Nebraska Lawmaker Passes Bill To Help Teen Moms Graduate From High School

By Amanda Moore, Parent Herald February 01, 04:00 am
Teen moms and student parents in Nebraska should be able finish high school, a senator said.
(Photo : Ian Waldie/Getty Images )

A lawmaker from Nebraska would like schools to be more accepting of teen moms. Two bills have recently been filed with the legislative committee seeking to help these young women finish high school while taking care of their baby.

Nebraska Legislative Bill 427 and 428, which are sponsored by Omaha's Sen. Tony Vargas, seeks to expand laws on breastfeeding, as well as implore schools to be more accommodating to teen moms. LB 427 proposes all high schools should provide the student mothers with a clean and ideal space for breastfeeding or for pumping milk for their baby. LB 428 proposes the drafting of written policies for pregnant teens and teen parents, Omaha reports.

As it is, Nebraska has laws allowing for public breastfeeding but it doesn't specifically cover high schools and teen mothers, hence Vargas wants this identified and defined. At least 17 percent of schools in Nebraska currently have policies for student parents but Vargas wants more schools to be involved.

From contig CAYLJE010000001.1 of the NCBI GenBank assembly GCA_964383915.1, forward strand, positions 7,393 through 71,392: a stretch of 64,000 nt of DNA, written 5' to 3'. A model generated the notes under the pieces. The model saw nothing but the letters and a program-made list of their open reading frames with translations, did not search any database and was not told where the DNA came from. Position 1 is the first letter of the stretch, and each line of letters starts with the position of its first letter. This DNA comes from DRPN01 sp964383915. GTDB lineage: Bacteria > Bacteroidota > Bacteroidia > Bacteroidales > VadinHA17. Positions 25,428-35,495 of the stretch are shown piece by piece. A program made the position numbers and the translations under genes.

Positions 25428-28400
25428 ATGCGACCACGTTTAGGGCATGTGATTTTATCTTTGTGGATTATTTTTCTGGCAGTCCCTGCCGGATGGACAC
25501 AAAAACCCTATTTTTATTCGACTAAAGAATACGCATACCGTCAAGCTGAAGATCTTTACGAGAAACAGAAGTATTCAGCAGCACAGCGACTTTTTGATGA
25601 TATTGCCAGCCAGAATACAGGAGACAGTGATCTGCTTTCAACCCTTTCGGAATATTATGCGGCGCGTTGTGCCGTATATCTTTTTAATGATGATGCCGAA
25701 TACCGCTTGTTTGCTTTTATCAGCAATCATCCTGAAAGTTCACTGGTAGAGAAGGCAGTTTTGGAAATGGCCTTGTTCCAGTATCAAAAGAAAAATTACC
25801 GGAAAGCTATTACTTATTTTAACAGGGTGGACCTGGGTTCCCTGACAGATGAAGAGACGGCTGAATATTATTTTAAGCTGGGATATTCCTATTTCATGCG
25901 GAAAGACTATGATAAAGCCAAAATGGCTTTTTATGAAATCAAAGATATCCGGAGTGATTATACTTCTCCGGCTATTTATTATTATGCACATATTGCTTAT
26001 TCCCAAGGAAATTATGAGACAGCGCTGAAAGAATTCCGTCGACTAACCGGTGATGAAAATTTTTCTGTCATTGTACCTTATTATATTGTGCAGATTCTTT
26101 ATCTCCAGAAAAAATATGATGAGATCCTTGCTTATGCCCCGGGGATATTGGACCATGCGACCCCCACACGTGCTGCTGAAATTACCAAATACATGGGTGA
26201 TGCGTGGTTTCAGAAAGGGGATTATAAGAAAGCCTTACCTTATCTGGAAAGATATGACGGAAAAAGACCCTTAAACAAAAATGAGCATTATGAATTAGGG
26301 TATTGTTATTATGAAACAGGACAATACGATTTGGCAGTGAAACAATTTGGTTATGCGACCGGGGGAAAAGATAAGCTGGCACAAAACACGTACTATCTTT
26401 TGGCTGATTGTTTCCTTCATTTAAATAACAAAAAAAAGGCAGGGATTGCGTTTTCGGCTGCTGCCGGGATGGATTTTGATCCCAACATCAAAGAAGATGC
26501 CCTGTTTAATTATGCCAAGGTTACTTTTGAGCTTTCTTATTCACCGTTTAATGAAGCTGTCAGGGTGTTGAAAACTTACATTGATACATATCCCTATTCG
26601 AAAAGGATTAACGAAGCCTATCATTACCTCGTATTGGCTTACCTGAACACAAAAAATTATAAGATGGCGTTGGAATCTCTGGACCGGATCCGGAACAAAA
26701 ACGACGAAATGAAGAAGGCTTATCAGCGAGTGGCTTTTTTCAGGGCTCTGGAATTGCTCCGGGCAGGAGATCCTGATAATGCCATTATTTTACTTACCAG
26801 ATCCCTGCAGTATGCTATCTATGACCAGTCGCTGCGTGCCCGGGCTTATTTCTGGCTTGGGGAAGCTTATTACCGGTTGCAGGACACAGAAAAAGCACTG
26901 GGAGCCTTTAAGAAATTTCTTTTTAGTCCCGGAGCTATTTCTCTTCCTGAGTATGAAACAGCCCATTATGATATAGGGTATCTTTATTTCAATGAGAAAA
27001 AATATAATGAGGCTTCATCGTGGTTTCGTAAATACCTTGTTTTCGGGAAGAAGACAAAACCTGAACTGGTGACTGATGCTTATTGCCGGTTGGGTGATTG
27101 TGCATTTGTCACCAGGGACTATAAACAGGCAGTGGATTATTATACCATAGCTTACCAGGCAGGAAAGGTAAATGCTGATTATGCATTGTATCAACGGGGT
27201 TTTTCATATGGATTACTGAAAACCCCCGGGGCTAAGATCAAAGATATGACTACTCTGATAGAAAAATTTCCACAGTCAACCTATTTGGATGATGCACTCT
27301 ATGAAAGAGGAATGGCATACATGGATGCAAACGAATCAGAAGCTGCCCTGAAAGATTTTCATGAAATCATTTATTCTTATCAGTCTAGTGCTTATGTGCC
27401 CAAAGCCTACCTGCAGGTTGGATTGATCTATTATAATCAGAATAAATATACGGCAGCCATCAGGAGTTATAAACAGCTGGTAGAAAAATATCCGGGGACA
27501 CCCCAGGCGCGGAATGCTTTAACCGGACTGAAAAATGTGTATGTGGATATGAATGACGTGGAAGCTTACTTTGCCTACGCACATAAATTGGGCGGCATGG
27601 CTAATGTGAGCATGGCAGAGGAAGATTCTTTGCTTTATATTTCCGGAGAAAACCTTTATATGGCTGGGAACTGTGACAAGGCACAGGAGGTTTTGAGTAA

Vargas wants schools to be more accommodating to students who are raising babies, especially when it comes to absences or doing projects. He hopes for schools to provide teen moms and student parents alternatives to ensure they can finish the course.

If possible, schools must also help the teen parents with child care, according to KLIN. If the school doesn't have such a facility, the bills propose school officials should find providers to partner with to help the teen mothers.

Vargas hopes by coming up with these bills, the state would be able to retain more teen moms in school. The senator cites at least 70 percent of teenagers who get pregnant do not go back to school anymore and it's costing the future of Nebraska's youth.

"Student mothers are mothers," the senator said, according to Ledger Enquirer. "We're just clarifying that and extending that to make sure they have the same rights."

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